Last week, a Massachusetts state court ruled against Exxon Mobil Corp. in a climate change lawsuit brought against the company by the Massachusetts Attorney General. 

The suit alleges that Exxon violated the Massachusetts Consumer Protection Act by misleading investors and consumers about the company's business practices, its failure to disclose climate change risks and its products' impacts on climate change, and its greenwashing campaigns. 

In the ruling, which denied Exxon's anti-SLAPP motion to dismiss the case, the court disagreed with Exxon's arguments that the claims at the center of the lawsuit constituted protected speech. In finding the statements were not protected, the court emphasized that "climate change indisputably is a topic that has attracted government attention."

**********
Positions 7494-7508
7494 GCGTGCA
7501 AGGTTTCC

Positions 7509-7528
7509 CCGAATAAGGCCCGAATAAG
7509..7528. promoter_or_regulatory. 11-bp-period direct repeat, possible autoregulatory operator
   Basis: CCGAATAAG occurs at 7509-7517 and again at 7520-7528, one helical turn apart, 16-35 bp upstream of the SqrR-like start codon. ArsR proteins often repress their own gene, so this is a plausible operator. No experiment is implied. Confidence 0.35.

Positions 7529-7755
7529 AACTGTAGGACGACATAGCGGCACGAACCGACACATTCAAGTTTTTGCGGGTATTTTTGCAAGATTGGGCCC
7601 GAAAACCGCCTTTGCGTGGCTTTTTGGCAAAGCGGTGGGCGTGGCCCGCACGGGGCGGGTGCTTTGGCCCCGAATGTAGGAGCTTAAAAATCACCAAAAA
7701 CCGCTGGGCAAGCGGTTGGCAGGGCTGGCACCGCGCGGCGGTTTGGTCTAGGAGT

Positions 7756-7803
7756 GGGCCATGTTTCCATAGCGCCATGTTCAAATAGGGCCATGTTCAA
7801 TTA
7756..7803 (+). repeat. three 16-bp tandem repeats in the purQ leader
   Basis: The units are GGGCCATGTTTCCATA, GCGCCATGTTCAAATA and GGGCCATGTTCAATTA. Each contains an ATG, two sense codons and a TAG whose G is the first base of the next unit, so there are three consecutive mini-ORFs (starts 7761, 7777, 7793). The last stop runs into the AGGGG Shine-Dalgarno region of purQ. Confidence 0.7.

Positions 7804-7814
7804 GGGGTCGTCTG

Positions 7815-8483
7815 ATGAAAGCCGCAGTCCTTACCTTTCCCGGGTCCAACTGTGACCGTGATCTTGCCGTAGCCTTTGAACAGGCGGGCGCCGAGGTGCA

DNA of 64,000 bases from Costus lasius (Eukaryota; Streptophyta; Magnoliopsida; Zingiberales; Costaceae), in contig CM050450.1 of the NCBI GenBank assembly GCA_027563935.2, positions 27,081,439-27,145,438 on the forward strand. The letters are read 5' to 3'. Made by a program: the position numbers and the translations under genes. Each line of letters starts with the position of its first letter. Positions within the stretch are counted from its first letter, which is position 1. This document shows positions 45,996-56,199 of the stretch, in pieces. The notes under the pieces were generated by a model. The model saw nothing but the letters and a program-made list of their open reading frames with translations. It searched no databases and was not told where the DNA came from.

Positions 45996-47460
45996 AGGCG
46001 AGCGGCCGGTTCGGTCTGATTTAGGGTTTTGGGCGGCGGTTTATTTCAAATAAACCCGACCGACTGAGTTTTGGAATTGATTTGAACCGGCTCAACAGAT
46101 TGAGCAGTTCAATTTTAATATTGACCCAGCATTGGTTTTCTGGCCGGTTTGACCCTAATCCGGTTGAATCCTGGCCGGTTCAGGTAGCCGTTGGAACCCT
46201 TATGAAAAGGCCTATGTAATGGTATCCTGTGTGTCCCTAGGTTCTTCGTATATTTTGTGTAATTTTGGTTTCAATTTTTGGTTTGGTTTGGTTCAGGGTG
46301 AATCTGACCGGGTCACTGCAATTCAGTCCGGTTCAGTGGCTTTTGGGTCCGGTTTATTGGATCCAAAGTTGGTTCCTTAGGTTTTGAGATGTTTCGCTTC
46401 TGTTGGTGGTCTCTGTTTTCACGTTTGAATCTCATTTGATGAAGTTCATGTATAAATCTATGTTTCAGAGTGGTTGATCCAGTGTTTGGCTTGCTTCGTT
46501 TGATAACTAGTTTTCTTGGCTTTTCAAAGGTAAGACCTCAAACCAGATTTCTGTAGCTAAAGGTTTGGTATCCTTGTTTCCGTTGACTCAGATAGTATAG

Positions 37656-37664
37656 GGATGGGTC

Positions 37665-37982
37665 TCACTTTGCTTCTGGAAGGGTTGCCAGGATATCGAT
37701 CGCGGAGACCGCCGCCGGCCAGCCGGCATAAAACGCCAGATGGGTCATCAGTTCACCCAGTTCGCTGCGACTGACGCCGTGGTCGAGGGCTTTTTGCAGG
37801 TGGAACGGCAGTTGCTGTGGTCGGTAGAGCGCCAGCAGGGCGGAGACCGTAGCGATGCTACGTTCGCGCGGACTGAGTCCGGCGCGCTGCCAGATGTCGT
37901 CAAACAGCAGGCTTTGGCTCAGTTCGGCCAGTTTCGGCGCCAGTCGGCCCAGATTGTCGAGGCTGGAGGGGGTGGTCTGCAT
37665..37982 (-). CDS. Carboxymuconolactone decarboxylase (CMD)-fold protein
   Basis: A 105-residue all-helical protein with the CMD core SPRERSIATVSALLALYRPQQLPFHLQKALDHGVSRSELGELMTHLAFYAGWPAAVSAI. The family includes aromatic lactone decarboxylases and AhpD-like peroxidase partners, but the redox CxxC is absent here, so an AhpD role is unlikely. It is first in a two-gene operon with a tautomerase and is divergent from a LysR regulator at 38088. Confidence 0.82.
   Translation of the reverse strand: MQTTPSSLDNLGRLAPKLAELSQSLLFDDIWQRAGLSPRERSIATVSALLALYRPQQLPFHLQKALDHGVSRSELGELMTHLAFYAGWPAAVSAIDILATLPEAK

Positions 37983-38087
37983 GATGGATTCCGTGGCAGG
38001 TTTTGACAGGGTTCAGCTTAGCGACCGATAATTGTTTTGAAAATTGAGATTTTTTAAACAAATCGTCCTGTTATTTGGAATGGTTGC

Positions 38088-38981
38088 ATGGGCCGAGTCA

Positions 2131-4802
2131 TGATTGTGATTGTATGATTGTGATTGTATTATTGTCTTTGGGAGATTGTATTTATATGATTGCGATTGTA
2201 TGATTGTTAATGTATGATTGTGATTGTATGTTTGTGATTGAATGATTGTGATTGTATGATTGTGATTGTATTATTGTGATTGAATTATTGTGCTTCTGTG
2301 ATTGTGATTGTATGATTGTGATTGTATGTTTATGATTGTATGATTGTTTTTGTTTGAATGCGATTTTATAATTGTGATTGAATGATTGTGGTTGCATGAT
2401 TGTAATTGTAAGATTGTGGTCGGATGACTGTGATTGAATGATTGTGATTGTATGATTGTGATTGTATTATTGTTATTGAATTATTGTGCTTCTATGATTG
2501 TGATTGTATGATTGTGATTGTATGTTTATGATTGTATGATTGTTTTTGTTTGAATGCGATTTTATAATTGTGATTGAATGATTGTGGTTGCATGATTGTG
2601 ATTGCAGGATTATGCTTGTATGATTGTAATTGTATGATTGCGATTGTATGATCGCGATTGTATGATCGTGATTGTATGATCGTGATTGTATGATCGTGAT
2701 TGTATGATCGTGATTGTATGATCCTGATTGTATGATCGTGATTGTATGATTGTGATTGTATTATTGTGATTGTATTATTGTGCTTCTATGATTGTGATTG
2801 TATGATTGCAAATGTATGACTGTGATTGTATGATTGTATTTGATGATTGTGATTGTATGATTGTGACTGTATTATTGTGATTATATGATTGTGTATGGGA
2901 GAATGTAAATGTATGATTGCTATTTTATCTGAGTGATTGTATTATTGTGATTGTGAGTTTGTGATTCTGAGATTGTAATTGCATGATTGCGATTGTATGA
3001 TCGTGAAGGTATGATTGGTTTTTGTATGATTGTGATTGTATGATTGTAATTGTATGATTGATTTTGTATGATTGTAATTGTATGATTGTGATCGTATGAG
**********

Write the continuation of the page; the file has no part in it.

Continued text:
This is abundantly true following the recent slew of interest into Exxon and other companies' statements and practices related to climate change. Most recently, this past April, New York City sued Exxon, BP Plc, and Royal Dutch Shell, alleging that the companies are similarly deceiving consumers by claiming their products are "cleaner" or "emissions reducing" and failing to disclose their products' risks associated with climate change. 

Reacting to the decision, Massachusetts Attorney General Maura Healy said, "Today’s rulings represent a significant step forward for my office’s work to hold Exxon accountable for lying to Massachusetts consumers about the climate harms of using its fossil fuel products and to Massachusetts investors about the negative impact of climate change on the value of its business. To this day, Exxon is continuing to promote its fossil fuel products to consumers as good for the environment and misleading investors that demand for fossil fuels will remain strong for the foreseeable future."